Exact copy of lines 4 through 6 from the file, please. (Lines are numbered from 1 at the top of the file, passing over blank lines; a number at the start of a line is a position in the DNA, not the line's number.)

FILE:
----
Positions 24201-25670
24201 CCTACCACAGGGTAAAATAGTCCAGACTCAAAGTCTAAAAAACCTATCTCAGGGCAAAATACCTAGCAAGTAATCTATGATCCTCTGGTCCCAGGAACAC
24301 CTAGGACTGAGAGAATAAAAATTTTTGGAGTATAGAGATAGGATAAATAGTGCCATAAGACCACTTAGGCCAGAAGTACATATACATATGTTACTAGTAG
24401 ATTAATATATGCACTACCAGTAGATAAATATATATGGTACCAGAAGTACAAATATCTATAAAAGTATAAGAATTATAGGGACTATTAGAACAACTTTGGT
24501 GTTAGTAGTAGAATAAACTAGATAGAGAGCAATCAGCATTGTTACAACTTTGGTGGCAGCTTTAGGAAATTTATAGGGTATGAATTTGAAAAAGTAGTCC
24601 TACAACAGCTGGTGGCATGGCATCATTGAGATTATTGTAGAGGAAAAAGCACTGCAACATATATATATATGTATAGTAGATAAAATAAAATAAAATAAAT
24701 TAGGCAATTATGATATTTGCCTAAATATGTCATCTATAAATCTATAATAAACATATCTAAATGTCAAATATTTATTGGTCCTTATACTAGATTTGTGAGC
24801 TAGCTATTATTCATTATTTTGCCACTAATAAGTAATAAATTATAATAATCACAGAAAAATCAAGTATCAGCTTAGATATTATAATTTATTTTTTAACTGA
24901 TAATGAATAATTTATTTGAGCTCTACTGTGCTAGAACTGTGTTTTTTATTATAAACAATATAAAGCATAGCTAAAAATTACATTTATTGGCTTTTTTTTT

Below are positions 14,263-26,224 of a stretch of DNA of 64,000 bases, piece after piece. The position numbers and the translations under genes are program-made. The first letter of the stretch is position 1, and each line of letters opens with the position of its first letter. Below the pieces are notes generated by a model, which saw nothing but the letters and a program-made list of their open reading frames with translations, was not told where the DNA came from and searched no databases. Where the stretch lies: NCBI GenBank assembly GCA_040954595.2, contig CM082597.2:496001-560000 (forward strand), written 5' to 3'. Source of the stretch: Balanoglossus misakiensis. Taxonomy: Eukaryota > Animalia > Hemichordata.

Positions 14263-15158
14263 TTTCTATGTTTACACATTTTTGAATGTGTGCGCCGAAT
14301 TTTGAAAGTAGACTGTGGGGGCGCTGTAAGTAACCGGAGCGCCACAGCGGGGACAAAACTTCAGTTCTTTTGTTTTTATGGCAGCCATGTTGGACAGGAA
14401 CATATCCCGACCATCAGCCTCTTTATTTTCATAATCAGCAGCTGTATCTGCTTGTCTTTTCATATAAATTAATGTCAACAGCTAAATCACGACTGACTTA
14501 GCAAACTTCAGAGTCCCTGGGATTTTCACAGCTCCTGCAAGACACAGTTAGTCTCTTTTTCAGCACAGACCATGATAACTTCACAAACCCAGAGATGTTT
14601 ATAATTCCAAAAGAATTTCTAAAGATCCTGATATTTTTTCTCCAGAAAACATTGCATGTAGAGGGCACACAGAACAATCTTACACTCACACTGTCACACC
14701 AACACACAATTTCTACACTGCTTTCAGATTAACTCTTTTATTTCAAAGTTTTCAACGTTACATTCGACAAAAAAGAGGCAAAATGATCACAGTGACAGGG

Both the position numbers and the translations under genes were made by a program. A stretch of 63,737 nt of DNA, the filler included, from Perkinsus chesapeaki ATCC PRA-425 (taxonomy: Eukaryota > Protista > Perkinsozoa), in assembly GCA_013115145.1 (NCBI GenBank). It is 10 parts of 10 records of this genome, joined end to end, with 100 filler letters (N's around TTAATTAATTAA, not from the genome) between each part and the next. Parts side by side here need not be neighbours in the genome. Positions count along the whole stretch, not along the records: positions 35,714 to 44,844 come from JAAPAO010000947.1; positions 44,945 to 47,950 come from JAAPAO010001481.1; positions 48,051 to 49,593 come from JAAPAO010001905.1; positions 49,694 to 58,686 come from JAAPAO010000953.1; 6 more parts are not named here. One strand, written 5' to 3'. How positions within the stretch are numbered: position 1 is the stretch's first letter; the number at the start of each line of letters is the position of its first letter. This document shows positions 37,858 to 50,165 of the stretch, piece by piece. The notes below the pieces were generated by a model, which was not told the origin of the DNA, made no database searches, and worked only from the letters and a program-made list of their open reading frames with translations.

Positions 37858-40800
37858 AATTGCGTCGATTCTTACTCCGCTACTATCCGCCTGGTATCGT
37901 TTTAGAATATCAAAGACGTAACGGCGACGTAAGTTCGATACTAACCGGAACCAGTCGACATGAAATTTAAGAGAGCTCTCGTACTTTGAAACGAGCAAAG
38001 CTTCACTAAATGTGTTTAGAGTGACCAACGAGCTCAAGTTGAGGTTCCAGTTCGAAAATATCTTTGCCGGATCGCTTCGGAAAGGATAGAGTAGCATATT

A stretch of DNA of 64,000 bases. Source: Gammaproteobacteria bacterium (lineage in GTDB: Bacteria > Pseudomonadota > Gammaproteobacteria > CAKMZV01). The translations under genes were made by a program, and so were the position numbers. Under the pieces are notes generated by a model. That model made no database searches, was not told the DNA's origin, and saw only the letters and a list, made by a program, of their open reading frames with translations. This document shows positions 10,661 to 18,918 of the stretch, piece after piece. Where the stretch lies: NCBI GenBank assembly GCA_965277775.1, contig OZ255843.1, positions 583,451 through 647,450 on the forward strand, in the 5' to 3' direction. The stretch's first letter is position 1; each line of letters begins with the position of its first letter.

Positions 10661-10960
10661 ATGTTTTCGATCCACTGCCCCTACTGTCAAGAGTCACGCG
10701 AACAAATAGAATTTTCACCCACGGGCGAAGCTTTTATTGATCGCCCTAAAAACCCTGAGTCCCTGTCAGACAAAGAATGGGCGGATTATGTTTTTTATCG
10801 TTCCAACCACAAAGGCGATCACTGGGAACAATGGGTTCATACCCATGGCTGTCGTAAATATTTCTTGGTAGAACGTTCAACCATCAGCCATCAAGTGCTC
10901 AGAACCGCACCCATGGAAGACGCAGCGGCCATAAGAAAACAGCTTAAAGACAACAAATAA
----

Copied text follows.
24401 ATTAATATATGCACTACCAGTAGATAAATATATATGGTACCAGAAGTACAAATATCTATAAAAGTATAAGAATTATAGGGACTATTAGAACAACTTTGGT
24501 GTTAGTAGTAGAATAAACTAGATAGAGAGCAATCAGCATTGTTACAACTTTGGTGGCAGCTTTAGGAAATTTATAGGGTATGAATTTGAAAAAGTAGTCC
24601 TACAACAGCTGGTGGCATGGCATCATTGAGATTATTGTAGAGGAAAAAGCACTGCAACATATATATATATGTATAGTAGATAAAATAAAATAAAATAAAT